This financial support, or forced time off, doesn’t generally exist for freelance writers.
And, for freelancers who are just starting out, or who are working part-time, it may be even more of a challenge to take time off due to financial or other work constraints.
Why is vacation hard as a freelancer?
- You may have still have a traditional job that “pays the bills” and you want to stay in their good graces, so you avoid taking time off
- You’re only paid when you work, so taking time off doesn’t seem financially feasible
- You’re actually really busy as a freelancer, and with all of the different projects, it’s hard to make the time to take a vacation
One perk of being a freelancer is that you can often work remotely, making travel easier.
This lifestyle is often very appealing.
Being able to take your work with you is great, but what about a vacation from work? Isn’t it nice to put work-related responsibilities aside for a while and relax?
Though it might seem like a challenge for freelance writers to take vacations, it’s important, and there are many benefits including reducing stress and improving your mental health.
And, if you don’t take breaks such as vacations, you risk facing burnout.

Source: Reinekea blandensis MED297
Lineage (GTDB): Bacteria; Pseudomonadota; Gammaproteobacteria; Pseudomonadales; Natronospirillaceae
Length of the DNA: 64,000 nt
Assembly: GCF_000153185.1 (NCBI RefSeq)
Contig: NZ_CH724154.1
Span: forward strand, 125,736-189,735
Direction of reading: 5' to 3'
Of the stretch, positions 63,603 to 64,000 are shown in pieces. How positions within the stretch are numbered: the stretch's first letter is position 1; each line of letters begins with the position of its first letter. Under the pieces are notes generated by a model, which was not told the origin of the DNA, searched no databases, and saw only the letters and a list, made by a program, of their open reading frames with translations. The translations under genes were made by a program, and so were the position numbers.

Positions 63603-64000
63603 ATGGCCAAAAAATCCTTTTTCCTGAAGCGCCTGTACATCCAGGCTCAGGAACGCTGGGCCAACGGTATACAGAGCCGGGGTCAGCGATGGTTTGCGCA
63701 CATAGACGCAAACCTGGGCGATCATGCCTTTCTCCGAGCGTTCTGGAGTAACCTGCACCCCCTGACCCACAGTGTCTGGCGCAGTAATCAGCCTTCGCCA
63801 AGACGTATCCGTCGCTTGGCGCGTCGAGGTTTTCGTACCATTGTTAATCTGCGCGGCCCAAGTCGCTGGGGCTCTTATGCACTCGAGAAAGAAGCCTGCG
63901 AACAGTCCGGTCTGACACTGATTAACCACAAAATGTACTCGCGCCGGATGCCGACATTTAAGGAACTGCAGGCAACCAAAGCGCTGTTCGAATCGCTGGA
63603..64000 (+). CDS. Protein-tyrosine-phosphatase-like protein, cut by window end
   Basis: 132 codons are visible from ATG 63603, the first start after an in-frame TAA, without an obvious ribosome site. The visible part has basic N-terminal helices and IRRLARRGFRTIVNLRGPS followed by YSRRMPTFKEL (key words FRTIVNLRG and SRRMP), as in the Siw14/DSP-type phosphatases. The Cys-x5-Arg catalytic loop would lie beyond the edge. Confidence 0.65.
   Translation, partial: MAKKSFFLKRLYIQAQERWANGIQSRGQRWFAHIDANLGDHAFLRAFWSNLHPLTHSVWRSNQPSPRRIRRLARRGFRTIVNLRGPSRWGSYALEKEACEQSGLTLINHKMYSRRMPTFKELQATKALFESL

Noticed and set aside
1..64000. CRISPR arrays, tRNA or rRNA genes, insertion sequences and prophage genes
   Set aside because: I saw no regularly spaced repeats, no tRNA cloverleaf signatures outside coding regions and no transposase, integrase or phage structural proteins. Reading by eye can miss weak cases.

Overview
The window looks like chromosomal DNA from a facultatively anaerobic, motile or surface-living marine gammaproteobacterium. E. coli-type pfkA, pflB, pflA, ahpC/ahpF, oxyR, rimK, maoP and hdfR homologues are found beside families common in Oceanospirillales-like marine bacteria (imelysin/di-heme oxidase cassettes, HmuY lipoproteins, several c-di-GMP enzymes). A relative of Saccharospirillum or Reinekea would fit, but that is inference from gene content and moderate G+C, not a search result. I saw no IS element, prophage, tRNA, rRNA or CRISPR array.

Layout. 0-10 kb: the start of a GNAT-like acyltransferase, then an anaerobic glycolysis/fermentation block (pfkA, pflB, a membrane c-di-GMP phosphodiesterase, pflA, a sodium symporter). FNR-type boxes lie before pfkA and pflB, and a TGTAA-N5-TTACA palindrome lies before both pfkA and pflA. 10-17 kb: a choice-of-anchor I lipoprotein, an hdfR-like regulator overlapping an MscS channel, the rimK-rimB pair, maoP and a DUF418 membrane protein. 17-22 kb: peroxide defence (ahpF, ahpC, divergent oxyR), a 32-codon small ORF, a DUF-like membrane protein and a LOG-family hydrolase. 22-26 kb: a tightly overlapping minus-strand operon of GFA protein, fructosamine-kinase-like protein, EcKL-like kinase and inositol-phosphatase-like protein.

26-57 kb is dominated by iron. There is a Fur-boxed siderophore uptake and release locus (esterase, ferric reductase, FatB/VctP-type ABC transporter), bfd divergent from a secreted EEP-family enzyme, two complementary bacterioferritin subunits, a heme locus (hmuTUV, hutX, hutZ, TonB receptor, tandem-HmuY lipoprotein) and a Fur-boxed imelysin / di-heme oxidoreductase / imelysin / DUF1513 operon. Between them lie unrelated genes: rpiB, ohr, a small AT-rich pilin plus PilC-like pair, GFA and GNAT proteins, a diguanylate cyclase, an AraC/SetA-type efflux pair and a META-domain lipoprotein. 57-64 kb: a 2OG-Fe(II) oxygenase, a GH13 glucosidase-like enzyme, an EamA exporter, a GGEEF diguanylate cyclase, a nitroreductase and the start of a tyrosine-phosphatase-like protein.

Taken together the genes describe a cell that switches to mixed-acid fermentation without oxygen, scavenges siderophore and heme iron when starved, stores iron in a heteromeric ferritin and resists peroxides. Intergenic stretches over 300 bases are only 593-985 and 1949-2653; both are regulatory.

How to Take a Vacation When You’re a Freelance Writer
Taking a vacation may seem like a challenge but with planning and preparation, it can happen. If you’re someone who likes to be spontaneous with vacation plans, this may be a bit harder now that you have ongoing deadlines to consider.
Instead, plan your vacation well ahead of time so that you can get organized and ahead on your work, allowing you to take time off.
Freelancer Kat Boogaard fully believes in this, saying:
My best tip is to plan ahead as much as you possibly can. When I know I have a vacation coming up, I’ll make time a couple of weeks prior to my departure to jot down a daily checklist of what would normally need to get done during that vacation.